Of all the key figures involved in American independent cinema over the last 50 years or so, the late John Cassavetes was certainly one of the most interesting and enigmatic. When he wasn’t creating seminal, free-form abstract work that defined an entire genre, he seemed content to use his brooding good looks to secure acting gigs in a variety of films, encompassing glossy, big budget mainstream outings such as Robert Aldrich’s The Dirty Dozen (1967) and Roman Polanski’s Rosemary’s Baby (1968), right through to low budget exploitation movies such as 1982’s Incubus, a gloriously tacky and enjoyable horror film that Cassavetes nevertheless appears to have taken fairly seriously, as was his wont. (Unhappy with the screenplay for Incubus, Cassavetes re-wrote large parts of it on-set, demonstrating that a committed and passionate writer/director can never properly switch off).
No doubt the prime motivation for Cassavetes’ participation in such films was money, and if those salaries bought him some time and artistic freedom, and helped bankroll mini-masterpieces like The Killing of a Chinese Bookie, then all the better. Despite the film’s art-house credentials, The Killing of a Chinese Bookie is perhaps Cassavetes’ most well-known and conventional work, and it seems incomprehensible that it was panned upon its initial release, before a hasty re-edit by the director addressed its perceived deficiencies.
This beautiful Limited Edition 3-Disc Dual Format DVD/Blu-ray set from the BFI features the film’s two incarnations: the original 134-minute version, and Cassavetes’ shorter 109-minute edit that was assembled in 1978 (the latter version is the focus of this review). Additionally, there is a bonus disc containing the documentary Anything for John (1993), the short film Haircut (1982), and an interview with Tamar Hoffs, director of The Haircut. The handsome package is rounded off with selected commentaries and interviews, and a comprehensive illustrated booklet. (The film is also available in a standard 2-disc set, containing everything except the extra bonus films).
Shot in 1976, The Killing of a Chinese Bookie stars Ben Gazzara as Cosmo Vittelli, the proud owner of the Crazy Horse West nightclub on Sunset Strip. Surrounded by a seedy nocturnal world of petty criminality, things turn serious when Vittelli, after losing heavily at the gambling table, finds himself owing $23,000 to local gangsters. Unable to pay, he is coerced into carrying out an underworld hit for them, in order to erase his large debt. However, whilst Vittelli believes the proposed victim is insignificant – the titular Chinese bookie – the target is actually an elderly and powerful Triad boss. If the hit goes ahead as planned, it could instigate disastrous retribution against the hapless Vittelli.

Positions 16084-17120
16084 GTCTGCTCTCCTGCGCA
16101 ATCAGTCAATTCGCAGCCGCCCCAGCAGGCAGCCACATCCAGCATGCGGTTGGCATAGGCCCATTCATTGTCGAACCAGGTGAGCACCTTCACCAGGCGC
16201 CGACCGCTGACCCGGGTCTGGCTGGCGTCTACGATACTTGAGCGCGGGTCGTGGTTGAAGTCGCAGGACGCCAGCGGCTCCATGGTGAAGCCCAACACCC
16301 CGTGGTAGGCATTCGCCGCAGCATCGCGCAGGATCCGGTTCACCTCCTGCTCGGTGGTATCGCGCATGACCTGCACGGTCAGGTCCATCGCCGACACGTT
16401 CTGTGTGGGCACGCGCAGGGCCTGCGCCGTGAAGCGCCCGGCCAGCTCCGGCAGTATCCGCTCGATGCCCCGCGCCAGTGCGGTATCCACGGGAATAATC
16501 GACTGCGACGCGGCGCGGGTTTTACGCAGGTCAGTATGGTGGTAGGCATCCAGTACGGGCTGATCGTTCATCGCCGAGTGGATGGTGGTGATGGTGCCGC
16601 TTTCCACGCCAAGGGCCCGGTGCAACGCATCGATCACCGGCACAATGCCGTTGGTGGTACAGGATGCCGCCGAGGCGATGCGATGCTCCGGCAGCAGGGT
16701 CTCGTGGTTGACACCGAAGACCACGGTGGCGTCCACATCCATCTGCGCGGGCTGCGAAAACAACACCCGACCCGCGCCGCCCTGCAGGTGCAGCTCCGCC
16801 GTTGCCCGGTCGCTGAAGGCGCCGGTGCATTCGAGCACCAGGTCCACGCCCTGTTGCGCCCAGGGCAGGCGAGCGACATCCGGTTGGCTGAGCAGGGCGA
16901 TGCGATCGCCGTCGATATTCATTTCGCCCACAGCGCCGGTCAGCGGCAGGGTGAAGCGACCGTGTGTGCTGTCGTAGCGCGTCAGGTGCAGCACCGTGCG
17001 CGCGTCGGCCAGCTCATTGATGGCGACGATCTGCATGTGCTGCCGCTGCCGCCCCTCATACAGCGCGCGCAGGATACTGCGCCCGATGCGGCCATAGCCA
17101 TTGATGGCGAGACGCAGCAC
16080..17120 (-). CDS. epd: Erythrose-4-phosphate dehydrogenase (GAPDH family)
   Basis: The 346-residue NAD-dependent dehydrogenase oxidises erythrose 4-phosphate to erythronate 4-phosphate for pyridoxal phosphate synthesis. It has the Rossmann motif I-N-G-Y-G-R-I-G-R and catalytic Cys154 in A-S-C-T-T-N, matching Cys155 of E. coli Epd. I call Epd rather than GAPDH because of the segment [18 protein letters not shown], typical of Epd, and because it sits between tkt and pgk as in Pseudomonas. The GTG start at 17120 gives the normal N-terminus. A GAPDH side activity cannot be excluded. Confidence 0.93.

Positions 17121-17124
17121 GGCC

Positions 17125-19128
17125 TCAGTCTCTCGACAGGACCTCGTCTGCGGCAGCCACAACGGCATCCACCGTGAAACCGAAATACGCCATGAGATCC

A classic, noirish study of the lethal combination of masculine pride and arrogant self-destruction, the film’s subtle and very naturalistic tone is similar to Mean Streets, Martin Scorsese’s excellent examination of Catholic guilt and the fallibility of criminals. This similarity is no coincidence, either: Scorsese and Cassavetes had together formulated a treatment for The Killing of a Chinese Bookie several years previously, during an editing session on Scorsese’s film, and indeed Cassavetes even claimed to have completed the script for The Killing of a Chinese Bookie with the sole intention of handing it over to Scorsese to direct.
Interestingly, both The Killing of a Chinese Bookie and Mean Streets are a long way from the terrific, elaborate and expensive crime films that Scorsese would come to direct twenty years or so later. By then, Scorsese was more interested in deconstructing the glamour, mythology and iconography of famous and wealthy Mafia figures, rather than realism and the seamier, low-key experiences of small-time gangsters at street level.
As his situation worsens, we genuinely feel for Vittelli. His coterie of dancing girls from the club represents a kind of surrogate family to him, and the way he clings to them for emotional stability is quite endearing. Moreover, whilst it’s difficult to truly warm to him due to his social pretensions, his arrogant chutzpah and his gambling problem, his primary motivation is nevertheless borne of a simple need to survive and succeed, unlike the avaricious, wealthy and ruthless criminals that circle him like dead-eyed sharks, always on the scam.
Vittelli is above all else a realist, acutely aware that he must play the game with all manner of undesirables in order to keep his club, and his head, above water, and it’s these conflictual, strained relationships that give the film its tension and power. (Take a close look at the excellent scenes between Vittelli and the mobsters: the veneer of affability between the two masks a great and unspoken contempt, and even when there is little dialogue between them, their facial expressions and body language say it all. These moments are terrific, and are great examples of subtle physical performance).
Vittelli’s misfortune reaches its zenith during the violent third act, and continues to the end, which is left ambiguous. Despite his proud attachment to the club as a “straight” venture, the criminality that gradually consumes him is unavoidable, and it’s realistically portrayed as unfruitful, painful, unglamorous, and above all, un-Hollywood—just like most of Cassavetes’ unconventional work. Despite coveting legitimacy, Vittelli’s lack of control forces him into situations that are just as grubby and unpleasant as the seediest aspects of the Los Angelean underworld Cassavetes has captured so vividly. Whilst we can’t condone Vittelli’s actions or misjudgement, we can still sympathise with his predicament.